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Posts Tagged ‘jim crow’

“Glenda Elizabeth Gilmore [in “Gender and Jim Crow”] recounts a debate on a summer night in 1901 in Charlotte, North Carolina, between two well-educated young women, Addie Sagers and Laura Arnold, on the topic ‘Is the South the Best Home for the Negro?’ “Sagers argued against going North, where, she said, the only jobs open […]

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“As the civil rights movement heated up in the ’60s and ’70s, [the work of Magnum photographers] became increasingly pointed and political, but they were also often overshadowed by the swelling media coverage of spectacular and typically violent scenes. It was easier to distill the emblematic structures of Jim Crow during the more quiescent 1950s, […]

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“Virginia, North Carolina, South Carolina have adopted similar policies to combat the migration of their Negro laborers to northern industrial centers. “At Greensboro, N. C., a Negro named Charles Hampton was fined $500 for ‘secretly enticing’ 10 Negro laborers to take the train for Harrisburg, Pa.” – From Time magazine, June 4, 1923 ” ‘Go […]

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“North Carolina whites [circa 1900] often used the image of African-Americans wearing eyeglasses to play on the white supremacist envy of their audiences. Since many poor whites could not afford glasses and could not read or write so had no need for them, the image elicited a wide range of resentments.” – From “Gender and […]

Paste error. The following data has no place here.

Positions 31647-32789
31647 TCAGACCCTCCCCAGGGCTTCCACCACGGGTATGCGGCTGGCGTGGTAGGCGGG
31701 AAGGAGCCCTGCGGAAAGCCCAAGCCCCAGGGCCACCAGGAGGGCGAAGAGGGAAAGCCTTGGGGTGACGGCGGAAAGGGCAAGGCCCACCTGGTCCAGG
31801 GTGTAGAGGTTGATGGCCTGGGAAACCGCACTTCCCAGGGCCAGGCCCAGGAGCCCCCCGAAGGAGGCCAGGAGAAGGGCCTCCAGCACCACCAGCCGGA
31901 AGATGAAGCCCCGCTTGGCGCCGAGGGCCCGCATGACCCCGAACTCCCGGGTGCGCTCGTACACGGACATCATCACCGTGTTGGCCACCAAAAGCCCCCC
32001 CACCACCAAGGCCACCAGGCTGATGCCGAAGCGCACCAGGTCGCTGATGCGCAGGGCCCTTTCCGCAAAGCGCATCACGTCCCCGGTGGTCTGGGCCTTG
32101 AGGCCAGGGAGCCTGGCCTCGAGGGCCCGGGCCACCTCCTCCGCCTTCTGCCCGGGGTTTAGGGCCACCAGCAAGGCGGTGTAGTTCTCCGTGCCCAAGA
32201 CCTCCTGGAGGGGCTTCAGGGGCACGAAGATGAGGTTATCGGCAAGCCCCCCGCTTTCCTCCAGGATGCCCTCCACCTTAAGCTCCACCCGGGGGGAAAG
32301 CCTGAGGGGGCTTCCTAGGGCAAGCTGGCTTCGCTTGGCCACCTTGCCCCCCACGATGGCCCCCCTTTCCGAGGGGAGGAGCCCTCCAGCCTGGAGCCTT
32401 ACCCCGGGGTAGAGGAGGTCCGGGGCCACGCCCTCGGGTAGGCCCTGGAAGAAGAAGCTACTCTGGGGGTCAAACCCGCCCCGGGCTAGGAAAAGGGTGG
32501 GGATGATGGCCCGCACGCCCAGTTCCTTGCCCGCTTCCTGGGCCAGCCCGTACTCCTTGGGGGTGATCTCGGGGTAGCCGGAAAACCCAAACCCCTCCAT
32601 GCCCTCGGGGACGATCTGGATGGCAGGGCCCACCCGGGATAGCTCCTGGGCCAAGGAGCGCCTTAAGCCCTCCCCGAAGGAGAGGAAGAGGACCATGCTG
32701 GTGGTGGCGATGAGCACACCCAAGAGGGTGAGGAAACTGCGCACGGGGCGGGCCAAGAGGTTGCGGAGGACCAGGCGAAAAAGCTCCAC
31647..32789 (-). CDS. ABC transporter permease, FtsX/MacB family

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On this day in 1911: In Hamlet a freight train and a passenger train collide head-on, killing seven passengers and injuring 25. The passenger train had been loaded with Durham Sunday school members on an excursion to Charlotte. “Jim Crow service, using old wooden cars sandwiched between the newer steel ones, [subjected] those in the […]

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“The [1890s] laws that took the vote away from blacks — poll taxes, literacy tests, property qualifications — also often ensured that poor whites would not vote…. “The Charlotte Observer saw disenfranchisement as ‘the struggle of the white people of North Carolina to rid themselves of the dangers of the rule of negroes and the […]

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